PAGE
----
From 2017-18, you can change your NPS investment option (auto or active) and also the asset allocation twice a year; earlier you could change this only once a year. But you can change the pension fund manager only once a year. The minimum amount to be invested in NPS Tier I has been reduced from ₹6,000 a year to just ₹1,000 a year, and has been done away for the Tier II accounts.

Tip: If youhave the risk appetite, gofor the choice with high equity exposure until you need to reduce risk. Choose a pension fund manager with a strong long-term track record.

Cost churn, online investing

There are multiple entities in the NPS structure such as points of presence (agents), pension fund managers, central record keeping agencies, custodian, trustee bank and NPS Trust. Unlike mutual fund where all costs are reflected in the net asset value (NAV), the different entities in NPS charge their costs separately in a differentiated cost structure. For instance, the agents charge upfront, pension fund management charge is adjusted in the NAV while the record keeping agencies adjust charges against units. Points of presence charge 0.25 per cent of the contribution amount subject to a minimum of ₹20 and a maximum ₹25,000.

Pension fund management fees, rock-bottom earlier, have been rising and could go to up to about 0.1 per cent in the latest bids. But this is still very low compared with mutual funds. On the other hand, with the introduction of a new record keeping agency, charges on this front have come down sharply.

Also, registering and investing using Aadhaar on the eNPS portal via net banking is cheaper than going through the points of presence. Card payments on the eNPS portal involve higher gateway charges.

All said, overall costs in NPS investing are still very competitive (under 0.5 per cent) compared with options such as mutual funds that charge up to 3 per cent, depending on the fund.

Tip: Register and invest on the eNPS portal through Aadhaar and net banking for the best deal.

Summing up

OverallNPScosts remain very low and returns are robust. Tax breaks add to the attractiveness of NPS Tier I. But compulsory annuity purchase using at least 40 per cent of the final corpus is a dampener. So is the tax on low annuity payments. Invest in Tier I to the extent of the additional tax break (₹50,000 a year), but don’t go overboard, especially when you have more flexible, high-return options such as mutual funds to build your retirement kitty. Favourable changes in the future on annuity purchase and tax exemption for the balance corpus could tilt the scales in favour of NPS Tier I.

Should you invest in NPS Tier II?

NPS Tier II schemes, similar to NPS Tier I schemes, are low-cost and have given robust returns. But there are key differences between them.

One, there are no tax breaks on investments in NPS Tier II. On the other hand, NPS Tier II is highly liquid unlike NPS Tier I — you can withdraw from it anytime.

Essentially, NPS Tier II schemes are akin to mutual funds, with investments in equity, corporate debt and government securities. Low costs have meant that they have also done better than many mutual funds. But NPS Tier II has not quite taken off — the total corpus across schemes and pension fund managers is just about ₹400 crore so far.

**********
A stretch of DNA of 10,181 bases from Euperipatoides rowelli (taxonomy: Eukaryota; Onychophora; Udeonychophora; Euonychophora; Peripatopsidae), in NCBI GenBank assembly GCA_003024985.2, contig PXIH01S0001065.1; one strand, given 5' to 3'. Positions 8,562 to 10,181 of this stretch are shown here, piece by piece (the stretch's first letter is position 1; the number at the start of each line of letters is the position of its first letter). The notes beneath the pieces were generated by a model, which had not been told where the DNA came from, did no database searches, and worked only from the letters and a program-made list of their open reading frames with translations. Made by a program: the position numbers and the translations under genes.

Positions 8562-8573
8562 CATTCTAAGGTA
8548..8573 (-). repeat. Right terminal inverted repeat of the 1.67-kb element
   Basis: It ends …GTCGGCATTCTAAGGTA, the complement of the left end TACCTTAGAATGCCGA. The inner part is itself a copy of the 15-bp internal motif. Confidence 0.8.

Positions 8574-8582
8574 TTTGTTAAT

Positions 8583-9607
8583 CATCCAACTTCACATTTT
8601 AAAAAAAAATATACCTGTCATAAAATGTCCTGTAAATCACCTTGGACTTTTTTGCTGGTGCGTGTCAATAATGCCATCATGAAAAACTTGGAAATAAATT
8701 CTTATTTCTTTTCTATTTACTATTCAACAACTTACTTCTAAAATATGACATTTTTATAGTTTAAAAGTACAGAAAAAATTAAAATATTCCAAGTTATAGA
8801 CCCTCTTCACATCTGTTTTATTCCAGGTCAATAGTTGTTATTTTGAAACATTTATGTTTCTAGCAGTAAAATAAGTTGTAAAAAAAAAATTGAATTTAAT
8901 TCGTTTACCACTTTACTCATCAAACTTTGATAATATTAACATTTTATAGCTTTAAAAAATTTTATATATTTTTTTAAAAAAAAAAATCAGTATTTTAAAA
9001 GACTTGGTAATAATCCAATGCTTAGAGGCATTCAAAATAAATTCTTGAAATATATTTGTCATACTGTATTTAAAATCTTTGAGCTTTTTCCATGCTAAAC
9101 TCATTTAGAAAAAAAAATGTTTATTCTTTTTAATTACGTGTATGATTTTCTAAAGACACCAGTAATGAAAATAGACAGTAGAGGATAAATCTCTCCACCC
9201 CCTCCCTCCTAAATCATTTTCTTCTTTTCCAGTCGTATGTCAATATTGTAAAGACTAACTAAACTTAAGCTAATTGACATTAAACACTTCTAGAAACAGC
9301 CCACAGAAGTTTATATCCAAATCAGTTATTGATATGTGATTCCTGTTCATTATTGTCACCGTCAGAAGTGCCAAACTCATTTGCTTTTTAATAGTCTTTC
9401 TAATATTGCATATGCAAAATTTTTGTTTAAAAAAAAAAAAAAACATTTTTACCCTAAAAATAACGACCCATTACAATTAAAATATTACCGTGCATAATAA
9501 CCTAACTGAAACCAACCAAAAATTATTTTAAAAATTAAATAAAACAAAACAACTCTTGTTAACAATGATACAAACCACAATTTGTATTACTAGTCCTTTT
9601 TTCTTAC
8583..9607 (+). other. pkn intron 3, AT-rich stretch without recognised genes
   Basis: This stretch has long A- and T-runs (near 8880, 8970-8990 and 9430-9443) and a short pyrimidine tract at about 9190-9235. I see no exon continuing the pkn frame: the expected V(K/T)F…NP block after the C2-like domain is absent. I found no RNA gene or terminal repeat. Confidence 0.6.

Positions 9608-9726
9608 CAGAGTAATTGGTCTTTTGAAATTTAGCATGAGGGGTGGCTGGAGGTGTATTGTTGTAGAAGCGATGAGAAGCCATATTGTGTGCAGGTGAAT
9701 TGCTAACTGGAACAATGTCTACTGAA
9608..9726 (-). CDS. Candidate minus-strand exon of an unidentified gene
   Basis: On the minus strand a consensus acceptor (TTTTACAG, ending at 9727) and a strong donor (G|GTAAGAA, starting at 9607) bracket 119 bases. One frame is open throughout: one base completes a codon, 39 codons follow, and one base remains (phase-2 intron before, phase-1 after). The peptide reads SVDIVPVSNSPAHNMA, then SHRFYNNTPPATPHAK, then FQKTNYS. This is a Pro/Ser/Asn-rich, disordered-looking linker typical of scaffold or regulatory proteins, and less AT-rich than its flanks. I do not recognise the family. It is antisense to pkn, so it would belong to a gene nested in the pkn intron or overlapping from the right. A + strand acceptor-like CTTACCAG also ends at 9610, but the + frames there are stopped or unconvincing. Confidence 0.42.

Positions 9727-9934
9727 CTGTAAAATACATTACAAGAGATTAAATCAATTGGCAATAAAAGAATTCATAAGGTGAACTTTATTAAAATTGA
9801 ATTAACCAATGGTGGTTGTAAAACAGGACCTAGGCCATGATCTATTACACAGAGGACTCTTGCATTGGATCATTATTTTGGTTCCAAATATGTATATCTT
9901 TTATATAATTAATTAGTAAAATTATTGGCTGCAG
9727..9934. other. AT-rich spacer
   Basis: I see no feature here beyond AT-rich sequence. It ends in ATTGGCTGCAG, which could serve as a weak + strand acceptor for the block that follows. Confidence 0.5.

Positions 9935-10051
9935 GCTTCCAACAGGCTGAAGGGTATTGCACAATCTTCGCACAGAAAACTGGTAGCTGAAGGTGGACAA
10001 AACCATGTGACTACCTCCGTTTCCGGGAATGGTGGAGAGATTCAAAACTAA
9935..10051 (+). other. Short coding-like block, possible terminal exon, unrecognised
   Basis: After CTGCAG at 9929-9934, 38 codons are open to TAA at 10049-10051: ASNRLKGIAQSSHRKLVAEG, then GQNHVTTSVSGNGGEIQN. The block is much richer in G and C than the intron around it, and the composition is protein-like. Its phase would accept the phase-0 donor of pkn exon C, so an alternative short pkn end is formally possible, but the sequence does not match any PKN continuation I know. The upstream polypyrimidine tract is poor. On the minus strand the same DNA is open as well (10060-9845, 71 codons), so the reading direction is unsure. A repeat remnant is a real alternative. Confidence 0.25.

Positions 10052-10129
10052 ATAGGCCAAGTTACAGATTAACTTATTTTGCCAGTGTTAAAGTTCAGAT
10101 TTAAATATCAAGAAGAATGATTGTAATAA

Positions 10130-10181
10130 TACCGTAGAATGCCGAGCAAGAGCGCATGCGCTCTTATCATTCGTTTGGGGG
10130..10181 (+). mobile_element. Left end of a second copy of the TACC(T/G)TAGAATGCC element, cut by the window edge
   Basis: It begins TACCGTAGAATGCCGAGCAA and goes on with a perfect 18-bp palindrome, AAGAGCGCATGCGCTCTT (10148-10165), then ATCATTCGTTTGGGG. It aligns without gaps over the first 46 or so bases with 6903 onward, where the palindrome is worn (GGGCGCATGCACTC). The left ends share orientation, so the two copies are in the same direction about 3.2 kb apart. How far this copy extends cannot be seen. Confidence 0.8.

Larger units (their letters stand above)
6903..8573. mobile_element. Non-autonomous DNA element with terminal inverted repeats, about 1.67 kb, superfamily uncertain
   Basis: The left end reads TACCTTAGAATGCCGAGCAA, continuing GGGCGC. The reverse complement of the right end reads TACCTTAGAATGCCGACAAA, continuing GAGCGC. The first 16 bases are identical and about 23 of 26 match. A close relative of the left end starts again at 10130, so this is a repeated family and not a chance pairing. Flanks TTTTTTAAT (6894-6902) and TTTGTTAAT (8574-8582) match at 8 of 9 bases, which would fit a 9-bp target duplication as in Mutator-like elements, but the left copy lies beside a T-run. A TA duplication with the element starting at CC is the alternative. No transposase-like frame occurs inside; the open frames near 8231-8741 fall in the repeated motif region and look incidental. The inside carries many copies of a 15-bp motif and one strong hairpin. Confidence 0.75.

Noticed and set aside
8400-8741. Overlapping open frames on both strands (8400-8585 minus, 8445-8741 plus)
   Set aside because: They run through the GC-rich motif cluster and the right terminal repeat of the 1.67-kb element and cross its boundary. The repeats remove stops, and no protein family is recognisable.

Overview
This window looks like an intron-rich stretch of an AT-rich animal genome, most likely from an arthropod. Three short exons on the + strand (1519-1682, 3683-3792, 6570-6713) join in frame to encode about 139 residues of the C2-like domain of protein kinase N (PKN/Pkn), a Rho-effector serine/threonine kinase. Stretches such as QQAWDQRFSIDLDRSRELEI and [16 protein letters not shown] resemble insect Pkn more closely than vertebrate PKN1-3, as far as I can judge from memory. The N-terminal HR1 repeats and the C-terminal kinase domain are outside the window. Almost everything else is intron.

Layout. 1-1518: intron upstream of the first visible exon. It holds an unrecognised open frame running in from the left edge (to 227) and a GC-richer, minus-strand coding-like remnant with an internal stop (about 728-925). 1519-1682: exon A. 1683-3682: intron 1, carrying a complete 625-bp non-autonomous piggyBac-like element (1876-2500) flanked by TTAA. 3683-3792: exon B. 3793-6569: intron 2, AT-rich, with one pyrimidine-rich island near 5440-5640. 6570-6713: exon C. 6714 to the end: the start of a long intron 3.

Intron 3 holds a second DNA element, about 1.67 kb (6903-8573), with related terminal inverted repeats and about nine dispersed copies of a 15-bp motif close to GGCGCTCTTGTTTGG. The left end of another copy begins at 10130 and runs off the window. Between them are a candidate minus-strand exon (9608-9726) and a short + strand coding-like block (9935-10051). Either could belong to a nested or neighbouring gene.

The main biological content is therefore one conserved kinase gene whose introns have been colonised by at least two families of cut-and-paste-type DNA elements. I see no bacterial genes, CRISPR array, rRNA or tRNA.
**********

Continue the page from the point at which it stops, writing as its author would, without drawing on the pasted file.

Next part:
The key reason for this seems to be unfavourable tax treatment which puts NPS Tier II schemes at a disadvantage compared with mutual funds. Gains on equity mutual funds are exempt from tax if the units are held for over a year, and taxed at 15 per cent if held for a year or less.

On debt mutual funds held for more than three years, gains are taxed at 20 per cent with indexation benefit. No such benefit for NPS Tier II schemes. All gains on NPS II accounts are taxed at the investor’s slab rates.

Says Neha Malhotra, Executive Director, Nangia & Co, “Unlike mutual funds, there is no tax benefit on withdrawals from NPS Tier II accounts. Hence income earned at the time of withdrawal is liable to tax at the applicable slab rate.”

Suresh Surana, Founder, RSM Astute Consulting Group, concurs with this. He says, “In case of NPS Tier II, no separate guidelines with respect to taxation on withdrawal have been provided. On withdrawal from NPS Tier II, the accruals in the account shall be income, which shall be taxable based on the slab rate of the individual. The reference to taxation based on classification of mutual fund units i.e. short term or long term, shall not be relevant.”

There have been reports that the entire amount withdrawn (not just gains) from NPS Tier II accounts is taxable. But tax experts think that this is not the case.

Amarpal Chadha, Tax Partner & India Mobility Leader, EY India, says, “Since the deposits in Tier II account are not entitled to any tax benefits, in the absence of any specific provision, the whole of the withdrawal cannot be taxable; only the gains should be taxable. Taxing the entire withdrawal amount will lead to double taxation.”

Even so, with the gains on NPS Tier II withdrawals considered taxable at slab rates in the absence of specific provisions, their post-tax returns will likely be lower than mutual funds, at least for long-term investments.

But NPS Tier II can be a good choice if you are looking to park money in debt for the short term, that is, up to 3 years; in this case, it does not suffer tax disadvantage compared with debt mutual funds and low costs can translate into superior returns.

Published on September 09, 2017